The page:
KERRY County Council has been slated in a damning report on planning policies and practices in Ireland, issued by national heritage body An Taisce.
However, the review's findings have been roundly dismissed by Kerry County Council who say the report is "skewed" and fails to take account of many local factors.
A review of Ireland's planning system released by An Tasice this week states that, when it comes to planning matters, Kerry County Council has the fourth worst record of the country's 34 city and county councils.
Kerry County Council received an F-grade and a score of just 60 out of a maximum 272 from An Taisce, who graded councils based on eight criteria including levels of overzoning and vacant housing, the number of overturned planning decisions and planning enforcement policies.
An Taisce said Kerry is one of the most over zoned counties in Ireland and has a huge volume of vacant housing. The heritage body was also highly critical of Kerry County Council's planning enforcement policies.
The review highlights that, on average, Kerry County Council has taken legal action in just three three per cent of cases where a developer has failed to comply with a planning enforcement notice.
The review also states that Kerry has the fourth highest level of over-zoning in the country with approximately 1,900 hectares of land zoned for residential housing. That's enough to provide housing for 155,610 people - 10,000 more people than actually live in Kerry.
Kerry County Council has responded to the An Taisce report by issueing a statement, which, while accepting some of the findings, claims much of the review is skewed and contains many unfair comparisons. "It is accepted that during the Celtic Tiger years, there was significant over-zoning of land in Kerry. This is being addressed in the current review of Local Area Plans, which has already seen large tracts of land de-zoned," said the statement.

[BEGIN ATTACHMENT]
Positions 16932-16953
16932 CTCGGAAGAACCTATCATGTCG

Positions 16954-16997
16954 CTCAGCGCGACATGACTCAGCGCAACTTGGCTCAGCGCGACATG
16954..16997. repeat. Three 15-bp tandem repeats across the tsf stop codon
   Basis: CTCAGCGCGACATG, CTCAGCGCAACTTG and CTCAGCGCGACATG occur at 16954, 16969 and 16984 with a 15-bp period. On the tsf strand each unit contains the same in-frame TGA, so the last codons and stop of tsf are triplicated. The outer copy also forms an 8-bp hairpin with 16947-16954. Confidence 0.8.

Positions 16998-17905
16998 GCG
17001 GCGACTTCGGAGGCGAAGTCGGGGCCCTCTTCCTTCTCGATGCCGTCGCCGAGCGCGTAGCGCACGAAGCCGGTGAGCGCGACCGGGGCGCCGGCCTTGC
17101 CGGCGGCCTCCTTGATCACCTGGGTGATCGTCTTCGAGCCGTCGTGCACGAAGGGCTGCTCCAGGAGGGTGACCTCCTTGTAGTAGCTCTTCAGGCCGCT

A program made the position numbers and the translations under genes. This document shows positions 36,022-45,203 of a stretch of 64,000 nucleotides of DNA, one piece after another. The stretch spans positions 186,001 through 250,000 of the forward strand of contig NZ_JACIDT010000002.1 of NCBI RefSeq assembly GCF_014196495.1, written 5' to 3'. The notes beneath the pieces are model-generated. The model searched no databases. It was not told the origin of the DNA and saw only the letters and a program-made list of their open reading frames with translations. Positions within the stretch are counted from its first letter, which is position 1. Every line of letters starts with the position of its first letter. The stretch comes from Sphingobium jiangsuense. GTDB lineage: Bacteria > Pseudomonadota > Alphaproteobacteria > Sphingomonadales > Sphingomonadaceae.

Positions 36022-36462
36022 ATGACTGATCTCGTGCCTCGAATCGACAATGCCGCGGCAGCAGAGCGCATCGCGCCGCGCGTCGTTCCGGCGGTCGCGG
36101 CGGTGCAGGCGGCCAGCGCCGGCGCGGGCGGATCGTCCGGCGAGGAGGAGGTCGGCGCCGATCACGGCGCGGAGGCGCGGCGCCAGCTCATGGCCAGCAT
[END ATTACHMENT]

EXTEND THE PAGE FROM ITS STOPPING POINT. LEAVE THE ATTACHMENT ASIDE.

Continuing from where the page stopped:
This process of de-zoning some 4,000 acres of land will wipe over €1 billion off the peak values of the potential building sites that remain scattered around the county.
The statement adds that in the years covered by the report, from 2000 to 2011 there were "significant pressures" on the planning department of Kerry County Council due to the number of planning applications submitted in that time.
"Attempting to compare local authorities with one another in relation to planning in no way takes into account the difference in size, terrain, geography, urban or rural setting and population density," the council argues.
Kerry County Council said that some of the categories used by An Taisce for the report are skewed by particular local issues. For example, a large number of applications for telecommunications masts were refused because of the 1km rule in the Kerry County Development Plan but these are routinely overturned by An Bord Pleanala.
"Additionally, Kerry, with a strong tourist industry, would have a larger number of holiday homes than non-tourist counties, many of which would be classed as vacant during the last census," the council said.